# Influence of control horizon to control quality in predictive control.

1. INTRODUCTION

Predictive control is one of the methods of control design, which has obtained very popular in recent years. Predictive control is based on the use of processes discrete models, and therefore the derivation of the algorithm is implemented mainly in discrete area.

2. PREDICTIVE CONTROL

The term Model Predictive Control presents a class of control methods which have common particular attributes (Camacho & Bordons, 2004; Mikles & Fikar, 2007; Bobal et al., 2009; Bobal, 2009):

* Mathematical model of a systems control is used for prediction of future control of a system output.

* The input reference trajectory in the future is known.

* A computation of the future control sequence includes minimization of an appropriate objective function (usually quadratic one) with the future trajectories of control increments and control errors.

* Only the first element of the control sequence is applied and the whole procedure of the objective function minimization is repeated in the next sampling period.

The principle of Model Based Predictive Control (MBPC) is shown in Fig. 1, where u(t) is the manipulated variable, y(t) is the process output and is the reference signal, and are called minimum, maximum and control horizon. This principle is possible to define as follows:

[FIGURE 1 OMITTED]

1. The process model is used to prediction of future outputs [??] (t) over maximum horizon [N.sub.2]. The predictions are calculated based on information up to time and on the future control actions that are to be determined.

2. The future control trajectory is calculated as a solution of an optimisation problem consisting of objective function and possibility some constraints. The cost function comprises future output predictions, future reference trajectory, and future actions.

3. Although the whole future control trajectory was calculated in the previous step, only first element is actually applied to the process. At the next sampling time, the procedure is repeated. This is known as the Receding Horizon concept.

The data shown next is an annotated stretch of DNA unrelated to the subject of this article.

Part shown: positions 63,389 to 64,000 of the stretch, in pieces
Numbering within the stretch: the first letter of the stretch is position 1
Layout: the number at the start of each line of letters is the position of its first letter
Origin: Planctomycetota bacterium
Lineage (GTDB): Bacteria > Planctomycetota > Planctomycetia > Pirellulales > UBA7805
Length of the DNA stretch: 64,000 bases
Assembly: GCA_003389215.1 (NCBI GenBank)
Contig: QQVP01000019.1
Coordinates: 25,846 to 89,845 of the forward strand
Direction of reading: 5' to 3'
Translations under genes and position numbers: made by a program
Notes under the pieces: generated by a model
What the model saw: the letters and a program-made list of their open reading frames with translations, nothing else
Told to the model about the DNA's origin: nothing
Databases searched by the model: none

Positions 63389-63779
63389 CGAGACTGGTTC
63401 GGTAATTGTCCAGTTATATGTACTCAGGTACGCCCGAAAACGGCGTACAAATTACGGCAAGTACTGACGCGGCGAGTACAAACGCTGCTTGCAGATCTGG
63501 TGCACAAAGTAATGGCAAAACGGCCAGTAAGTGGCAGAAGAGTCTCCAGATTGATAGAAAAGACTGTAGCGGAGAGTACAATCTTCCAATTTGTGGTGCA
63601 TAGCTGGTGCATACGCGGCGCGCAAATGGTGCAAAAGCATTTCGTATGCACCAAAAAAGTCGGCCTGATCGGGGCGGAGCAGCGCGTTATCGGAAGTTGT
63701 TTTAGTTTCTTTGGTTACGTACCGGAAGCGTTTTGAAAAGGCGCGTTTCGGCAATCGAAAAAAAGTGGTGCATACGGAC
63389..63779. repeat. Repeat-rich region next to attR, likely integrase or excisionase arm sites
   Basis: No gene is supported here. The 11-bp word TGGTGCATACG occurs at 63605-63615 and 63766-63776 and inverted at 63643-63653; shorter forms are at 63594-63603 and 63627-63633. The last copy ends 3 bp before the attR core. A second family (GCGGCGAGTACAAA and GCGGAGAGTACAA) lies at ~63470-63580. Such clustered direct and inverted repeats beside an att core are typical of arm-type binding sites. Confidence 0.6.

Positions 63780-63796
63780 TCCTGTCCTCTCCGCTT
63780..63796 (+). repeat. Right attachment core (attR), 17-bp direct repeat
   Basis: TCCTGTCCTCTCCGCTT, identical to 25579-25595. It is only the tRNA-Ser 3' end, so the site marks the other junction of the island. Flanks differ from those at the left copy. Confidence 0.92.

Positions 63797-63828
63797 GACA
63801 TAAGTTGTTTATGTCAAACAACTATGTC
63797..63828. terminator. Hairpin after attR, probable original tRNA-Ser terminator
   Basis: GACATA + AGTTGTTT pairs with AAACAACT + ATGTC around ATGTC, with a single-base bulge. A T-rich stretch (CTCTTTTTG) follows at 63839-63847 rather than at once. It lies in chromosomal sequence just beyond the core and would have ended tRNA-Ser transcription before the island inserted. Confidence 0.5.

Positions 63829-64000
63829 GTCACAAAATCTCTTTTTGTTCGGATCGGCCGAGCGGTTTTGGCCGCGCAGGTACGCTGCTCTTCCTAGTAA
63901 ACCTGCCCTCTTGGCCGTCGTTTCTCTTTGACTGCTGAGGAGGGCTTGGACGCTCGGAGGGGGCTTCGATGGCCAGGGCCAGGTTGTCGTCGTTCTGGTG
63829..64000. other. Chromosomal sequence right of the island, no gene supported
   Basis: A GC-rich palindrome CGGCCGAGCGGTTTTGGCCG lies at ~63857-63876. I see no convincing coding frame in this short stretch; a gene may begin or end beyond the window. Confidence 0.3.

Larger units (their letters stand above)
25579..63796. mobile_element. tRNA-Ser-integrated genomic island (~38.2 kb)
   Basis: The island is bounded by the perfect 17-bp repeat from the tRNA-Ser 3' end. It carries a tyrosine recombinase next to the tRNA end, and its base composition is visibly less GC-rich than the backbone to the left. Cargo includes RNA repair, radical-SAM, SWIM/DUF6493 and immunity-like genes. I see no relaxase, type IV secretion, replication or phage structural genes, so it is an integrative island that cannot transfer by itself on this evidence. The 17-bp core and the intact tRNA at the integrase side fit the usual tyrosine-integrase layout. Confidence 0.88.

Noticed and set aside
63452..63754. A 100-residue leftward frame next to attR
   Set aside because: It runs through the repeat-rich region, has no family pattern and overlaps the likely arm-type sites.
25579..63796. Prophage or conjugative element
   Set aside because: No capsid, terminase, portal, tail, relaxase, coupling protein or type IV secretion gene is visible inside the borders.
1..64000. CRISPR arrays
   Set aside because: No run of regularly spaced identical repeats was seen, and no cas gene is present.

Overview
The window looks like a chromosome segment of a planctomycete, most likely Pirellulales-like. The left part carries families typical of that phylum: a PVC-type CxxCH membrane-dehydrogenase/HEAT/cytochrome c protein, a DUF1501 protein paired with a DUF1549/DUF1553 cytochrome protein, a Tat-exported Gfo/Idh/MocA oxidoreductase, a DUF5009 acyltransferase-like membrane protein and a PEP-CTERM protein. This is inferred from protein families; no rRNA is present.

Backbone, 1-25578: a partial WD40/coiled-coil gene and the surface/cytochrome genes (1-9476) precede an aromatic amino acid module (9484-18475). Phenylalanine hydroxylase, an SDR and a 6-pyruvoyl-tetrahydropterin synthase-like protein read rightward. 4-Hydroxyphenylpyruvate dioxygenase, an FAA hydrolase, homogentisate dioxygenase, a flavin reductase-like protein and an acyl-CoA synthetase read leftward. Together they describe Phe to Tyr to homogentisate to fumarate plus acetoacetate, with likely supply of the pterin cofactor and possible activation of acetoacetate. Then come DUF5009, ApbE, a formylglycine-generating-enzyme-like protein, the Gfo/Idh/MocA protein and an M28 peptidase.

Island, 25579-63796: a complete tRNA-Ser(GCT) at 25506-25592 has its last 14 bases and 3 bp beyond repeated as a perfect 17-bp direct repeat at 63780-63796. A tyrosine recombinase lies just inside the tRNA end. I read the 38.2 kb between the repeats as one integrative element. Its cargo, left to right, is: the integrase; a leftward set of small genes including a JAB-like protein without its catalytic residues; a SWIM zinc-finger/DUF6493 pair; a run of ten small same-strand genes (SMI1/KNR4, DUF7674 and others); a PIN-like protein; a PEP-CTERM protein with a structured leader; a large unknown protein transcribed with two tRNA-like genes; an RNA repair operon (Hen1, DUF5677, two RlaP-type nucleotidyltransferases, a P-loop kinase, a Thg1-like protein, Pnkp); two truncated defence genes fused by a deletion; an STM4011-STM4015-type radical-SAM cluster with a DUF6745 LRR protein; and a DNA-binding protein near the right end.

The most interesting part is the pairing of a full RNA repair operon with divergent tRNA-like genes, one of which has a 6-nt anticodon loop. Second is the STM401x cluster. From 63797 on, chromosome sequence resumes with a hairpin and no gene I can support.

In this paper the Generalized Prediction Method (GPC) will be used (Clarke et al., 1987).

3. ALGORITHM DERIVATION

Discrete transfer function of second order system has the form:

[MATHEMATICAL EXPRESSION NOT REPRODUCIBLE IN ASCII] (1)

CARIMA model has the form:

[DELTA]A([z.sup.-1])y(k) = B([z.sup.-1])u(k) + C([z.sup.-1])[e.sub.s](k) (2)

where and are control and output sequence control system, [e.sub.s](k) is white noise. and are polynomials. When polynomial C ([z.sup.-1] = l and [e.sub.s] (k) = 0 then equation (2) describes deterministic system. Substituting individual polynomials from equation (1) to equation (2), the CARIMA model has the following form:

[MATHEMATICAL EXPRESSION NOT REPRODUCIBLE IN ASCII] (3)

For a general calculation of predictive control for second-order system, must be calculated the first three equations of predicted output.

[??](k + 1) = (1 - [a.sub.2])y(k) + ([a.sub.1] - [a.sub.2])y(k - 1) + +[a.sub.2]y(k - 2) + [b.sub.1][DELTA]u(k) + [b.sub.2][DELTA]u(k - 1) (4)

[??](k + 2) = (1 - [a.sub.1])[??](k) + ([a.sub.1] - [a.sub.2])y(k) + +[a.sub.2]y(k - 1) + [b.sub.1][DELTA]u(k + 1) + [b.sub.2][DELTA]u(k) (5)

[??](k + 3) = (1 - [a.sub.1])[??](k + 2) + ([a.sub.1] - [a.sub.2])y(k + 1) + +[a.sub.2]y(k - 2) + [b.sub.1][DELTA]u(k + 2) + [b.sub.2][DELTA]u(k + 1) (6)

Iteratively substituting equations (3) to (4), and (3), (4) to (5), and (3), (4), (5) to (6) were obtained resulting equations of predicted output through which can be compiled matrix of free and forced system responses.